When a homework question is asked, as long as someone is willing to answer it, the questioner gets what he came for, and it provides incentive for him to ask even more homework questions. All it takes is one "defector." This is complicated by the fact that there can be a difference of opinion as to whether something is homework, and again, once one person decides a question is not homework and answers it, the restraint among the remaining members is for naught.
We have a couple options, for example:
We could not to worry about helping with homework, as the ethical violation is mostly on the person asking the question, not the person answering. We would still close non-research questions, but not worry about someone answering homeworks. The problem with that approach (in addition to helping people cheat) is that we might incentivize a flood of questions that will have to be closed.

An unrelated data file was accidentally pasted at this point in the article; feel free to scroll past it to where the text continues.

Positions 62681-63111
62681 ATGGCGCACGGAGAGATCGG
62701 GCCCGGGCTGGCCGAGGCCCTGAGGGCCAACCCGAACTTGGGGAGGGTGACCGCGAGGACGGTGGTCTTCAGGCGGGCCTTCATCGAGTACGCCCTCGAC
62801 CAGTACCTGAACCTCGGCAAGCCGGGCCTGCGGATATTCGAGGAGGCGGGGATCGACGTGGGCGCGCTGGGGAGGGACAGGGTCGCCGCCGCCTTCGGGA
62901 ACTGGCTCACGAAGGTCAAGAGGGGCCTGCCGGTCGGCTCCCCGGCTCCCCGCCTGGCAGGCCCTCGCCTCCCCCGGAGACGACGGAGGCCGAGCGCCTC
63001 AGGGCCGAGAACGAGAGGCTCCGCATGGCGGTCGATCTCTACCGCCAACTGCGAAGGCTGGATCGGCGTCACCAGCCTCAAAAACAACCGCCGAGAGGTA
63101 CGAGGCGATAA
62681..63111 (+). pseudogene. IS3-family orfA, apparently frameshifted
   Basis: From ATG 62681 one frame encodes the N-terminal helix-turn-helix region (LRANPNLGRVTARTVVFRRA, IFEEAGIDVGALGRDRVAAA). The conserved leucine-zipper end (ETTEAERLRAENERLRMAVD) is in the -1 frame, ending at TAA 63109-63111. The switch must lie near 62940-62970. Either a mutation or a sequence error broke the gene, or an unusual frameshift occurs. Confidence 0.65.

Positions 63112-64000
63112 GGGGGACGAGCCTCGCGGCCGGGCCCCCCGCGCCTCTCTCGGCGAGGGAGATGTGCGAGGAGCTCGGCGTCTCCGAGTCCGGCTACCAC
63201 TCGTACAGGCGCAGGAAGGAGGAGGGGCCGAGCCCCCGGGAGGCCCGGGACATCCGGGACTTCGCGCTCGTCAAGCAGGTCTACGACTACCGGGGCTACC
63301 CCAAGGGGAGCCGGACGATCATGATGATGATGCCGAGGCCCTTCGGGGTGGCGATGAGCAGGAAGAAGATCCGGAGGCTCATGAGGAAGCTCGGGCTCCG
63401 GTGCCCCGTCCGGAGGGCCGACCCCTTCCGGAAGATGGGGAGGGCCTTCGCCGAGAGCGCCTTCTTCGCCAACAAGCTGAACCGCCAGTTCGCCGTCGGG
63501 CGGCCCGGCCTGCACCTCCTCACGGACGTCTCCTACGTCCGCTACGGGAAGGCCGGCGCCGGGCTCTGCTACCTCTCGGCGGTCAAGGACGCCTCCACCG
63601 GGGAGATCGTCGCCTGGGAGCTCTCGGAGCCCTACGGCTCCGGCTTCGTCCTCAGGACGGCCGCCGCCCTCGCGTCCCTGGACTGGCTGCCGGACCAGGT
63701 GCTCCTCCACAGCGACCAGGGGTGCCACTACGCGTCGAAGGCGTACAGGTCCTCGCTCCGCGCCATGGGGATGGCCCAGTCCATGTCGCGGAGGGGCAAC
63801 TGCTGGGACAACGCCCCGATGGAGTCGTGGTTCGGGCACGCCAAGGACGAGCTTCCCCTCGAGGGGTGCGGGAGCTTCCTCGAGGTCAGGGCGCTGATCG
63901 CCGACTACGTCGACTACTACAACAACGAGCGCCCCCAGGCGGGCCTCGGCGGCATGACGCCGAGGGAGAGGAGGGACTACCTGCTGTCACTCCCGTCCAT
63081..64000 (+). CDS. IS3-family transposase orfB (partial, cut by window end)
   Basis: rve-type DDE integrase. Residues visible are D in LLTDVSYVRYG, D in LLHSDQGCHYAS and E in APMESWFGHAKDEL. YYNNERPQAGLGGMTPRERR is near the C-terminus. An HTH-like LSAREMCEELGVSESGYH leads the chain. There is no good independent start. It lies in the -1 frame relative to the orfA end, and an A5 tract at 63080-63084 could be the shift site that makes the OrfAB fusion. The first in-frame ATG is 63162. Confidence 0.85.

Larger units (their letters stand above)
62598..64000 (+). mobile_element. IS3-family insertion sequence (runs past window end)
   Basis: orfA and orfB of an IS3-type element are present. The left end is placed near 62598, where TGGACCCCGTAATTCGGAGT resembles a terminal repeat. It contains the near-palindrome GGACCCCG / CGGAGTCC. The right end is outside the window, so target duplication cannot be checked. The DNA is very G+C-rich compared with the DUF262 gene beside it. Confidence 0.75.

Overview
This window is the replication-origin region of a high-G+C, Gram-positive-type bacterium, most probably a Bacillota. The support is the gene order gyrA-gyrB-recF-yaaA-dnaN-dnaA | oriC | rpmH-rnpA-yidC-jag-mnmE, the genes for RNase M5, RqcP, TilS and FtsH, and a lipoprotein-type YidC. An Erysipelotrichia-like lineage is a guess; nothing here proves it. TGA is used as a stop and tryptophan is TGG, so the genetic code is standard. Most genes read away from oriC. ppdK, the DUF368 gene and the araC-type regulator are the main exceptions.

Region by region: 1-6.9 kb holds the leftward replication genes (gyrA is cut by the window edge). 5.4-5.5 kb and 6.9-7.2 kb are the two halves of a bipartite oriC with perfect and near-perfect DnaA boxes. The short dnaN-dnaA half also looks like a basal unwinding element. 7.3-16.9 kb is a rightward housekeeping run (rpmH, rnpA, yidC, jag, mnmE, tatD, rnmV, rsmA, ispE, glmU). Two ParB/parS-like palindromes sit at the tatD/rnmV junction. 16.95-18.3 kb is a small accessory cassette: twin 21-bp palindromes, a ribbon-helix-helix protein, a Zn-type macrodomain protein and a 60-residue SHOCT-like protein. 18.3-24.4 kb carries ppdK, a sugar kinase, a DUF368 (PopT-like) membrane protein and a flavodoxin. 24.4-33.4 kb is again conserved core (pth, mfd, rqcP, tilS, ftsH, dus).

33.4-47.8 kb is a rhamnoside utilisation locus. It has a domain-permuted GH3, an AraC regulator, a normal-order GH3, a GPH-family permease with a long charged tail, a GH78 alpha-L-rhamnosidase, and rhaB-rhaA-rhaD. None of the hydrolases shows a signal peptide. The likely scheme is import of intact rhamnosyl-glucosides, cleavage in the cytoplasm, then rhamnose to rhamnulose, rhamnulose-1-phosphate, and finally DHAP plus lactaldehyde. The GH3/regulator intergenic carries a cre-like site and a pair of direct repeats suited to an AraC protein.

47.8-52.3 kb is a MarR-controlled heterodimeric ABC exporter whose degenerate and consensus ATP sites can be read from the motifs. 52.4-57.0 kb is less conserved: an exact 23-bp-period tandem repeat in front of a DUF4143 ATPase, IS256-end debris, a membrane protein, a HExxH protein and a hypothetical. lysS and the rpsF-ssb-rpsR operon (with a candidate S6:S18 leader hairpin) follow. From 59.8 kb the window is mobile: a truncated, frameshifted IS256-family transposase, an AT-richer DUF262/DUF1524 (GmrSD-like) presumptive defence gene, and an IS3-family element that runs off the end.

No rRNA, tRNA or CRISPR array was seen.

We could have moderators constantly monitoring the site and aggressively closing/deleting questions they believe to be homework. The downsides of this is that we'd need more moderators and that we'd get lots of false positives. This might discourage new people from asking questions in the first place.
I don't know if this is possible, but perhaps if enough high-rep users decide a question is homework, anyone answering it gets a reputation penalty. This would require a change in site mechanics (probably not possible) and also have the downside of making people weary of answering even legitimate questions. Perhaps this can get implemented by an ethic of downvoting such answers, but I am not sure I like where this would go.
More worrying is that once a professor becomes creative with homework problems, and assigns harder or non-standard questions, we would not be able to recognize them as homework. I've had professors give homework problems that would easily pass as a legitimate questions on this site. There's not much I can think of to deal with this problem, except perhaps have this site become sufficiently well-known, so that profs are aware of this potential "resource" for students.